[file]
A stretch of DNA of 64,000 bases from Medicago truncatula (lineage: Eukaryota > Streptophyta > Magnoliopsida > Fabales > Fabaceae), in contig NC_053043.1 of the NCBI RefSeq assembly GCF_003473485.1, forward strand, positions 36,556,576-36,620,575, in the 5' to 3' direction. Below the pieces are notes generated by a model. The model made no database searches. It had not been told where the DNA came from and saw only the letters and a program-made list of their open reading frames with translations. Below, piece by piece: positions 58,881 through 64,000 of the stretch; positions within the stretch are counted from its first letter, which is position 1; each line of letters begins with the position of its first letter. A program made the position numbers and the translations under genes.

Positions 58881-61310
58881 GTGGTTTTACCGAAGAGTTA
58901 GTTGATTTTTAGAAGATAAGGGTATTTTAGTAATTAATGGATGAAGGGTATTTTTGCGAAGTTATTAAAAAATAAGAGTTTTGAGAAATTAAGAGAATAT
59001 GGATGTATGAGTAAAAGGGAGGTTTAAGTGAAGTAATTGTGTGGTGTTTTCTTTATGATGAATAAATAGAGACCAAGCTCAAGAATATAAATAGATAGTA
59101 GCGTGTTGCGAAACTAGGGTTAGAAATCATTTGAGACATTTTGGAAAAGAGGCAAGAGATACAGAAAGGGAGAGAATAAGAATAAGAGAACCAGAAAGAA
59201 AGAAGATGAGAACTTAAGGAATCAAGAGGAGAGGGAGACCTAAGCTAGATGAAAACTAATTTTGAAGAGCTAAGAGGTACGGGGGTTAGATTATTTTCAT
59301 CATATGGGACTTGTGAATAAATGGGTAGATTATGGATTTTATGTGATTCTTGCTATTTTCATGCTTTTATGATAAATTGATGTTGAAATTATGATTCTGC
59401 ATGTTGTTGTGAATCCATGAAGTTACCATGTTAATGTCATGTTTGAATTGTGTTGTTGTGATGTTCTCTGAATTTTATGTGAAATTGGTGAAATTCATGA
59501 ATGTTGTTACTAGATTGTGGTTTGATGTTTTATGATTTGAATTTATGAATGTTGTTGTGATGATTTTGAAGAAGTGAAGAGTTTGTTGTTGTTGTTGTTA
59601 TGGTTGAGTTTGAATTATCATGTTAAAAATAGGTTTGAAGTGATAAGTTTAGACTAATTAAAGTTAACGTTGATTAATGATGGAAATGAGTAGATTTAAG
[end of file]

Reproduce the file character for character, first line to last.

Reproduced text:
A stretch of DNA of 64,000 bases from Medicago truncatula (lineage: Eukaryota > Streptophyta > Magnoliopsida > Fabales > Fabaceae), in contig NC_053043.1 of the NCBI RefSeq assembly GCF_003473485.1, forward strand, positions 36,556,576-36,620,575, in the 5' to 3' direction. Below the pieces are notes generated by a model. The model made no database searches. It had not been told where the DNA came from and saw only the letters and a program-made list of their open reading frames with translations. Below, piece by piece: positions 58,881 through 64,000 of the stretch; positions within the stretch are counted from its first letter, which is position 1; each line of letters begins with the position of its first letter. A program made the position numbers and the translations under genes.

Positions 58881-61310
58881 GTGGTTTTACCGAAGAGTTA
58901 GTTGATTTTTAGAAGATAAGGGTATTTTAGTAATTAATGGATGAAGGGTATTTTTGCGAAGTTATTAAAAAATAAGAGTTTTGAGAAATTAAGAGAATAT
59001 GGATGTATGAGTAAAAGGGAGGTTTAAGTGAAGTAATTGTGTGGTGTTTTCTTTATGATGAATAAATAGAGACCAAGCTCAAGAATATAAATAGATAGTA
59101 GCGTGTTGCGAAACTAGGGTTAGAAATCATTTGAGACATTTTGGAAAAGAGGCAAGAGATACAGAAAGGGAGAGAATAAGAATAAGAGAACCAGAAAGAA
59201 AGAAGATGAGAACTTAAGGAATCAAGAGGAGAGGGAGACCTAAGCTAGATGAAAACTAATTTTGAAGAGCTAAGAGGTACGGGGGTTAGATTATTTTCAT
59301 CATATGGGACTTGTGAATAAATGGGTAGATTATGGATTTTATGTGATTCTTGCTATTTTCATGCTTTTATGATAAATTGATGTTGAAATTATGATTCTGC
59401 ATGTTGTTGTGAATCCATGAAGTTACCATGTTAATGTCATGTTTGAATTGTGTTGTTGTGATGTTCTCTGAATTTTATGTGAAATTGGTGAAATTCATGA
59501 ATGTTGTTACTAGATTGTGGTTTGATGTTTTATGATTTGAATTTATGAATGTTGTTGTGATGATTTTGAAGAAGTGAAGAGTTTGTTGTTGTTGTTGTTA
59601 TGGTTGAGTTTGAATTATCATGTTAAAAATAGGTTTGAAGTGATAAGTTTAGACTAATTAAAGTTAACGTTGATTAATGATGGAAATGAGTAGATTTAAG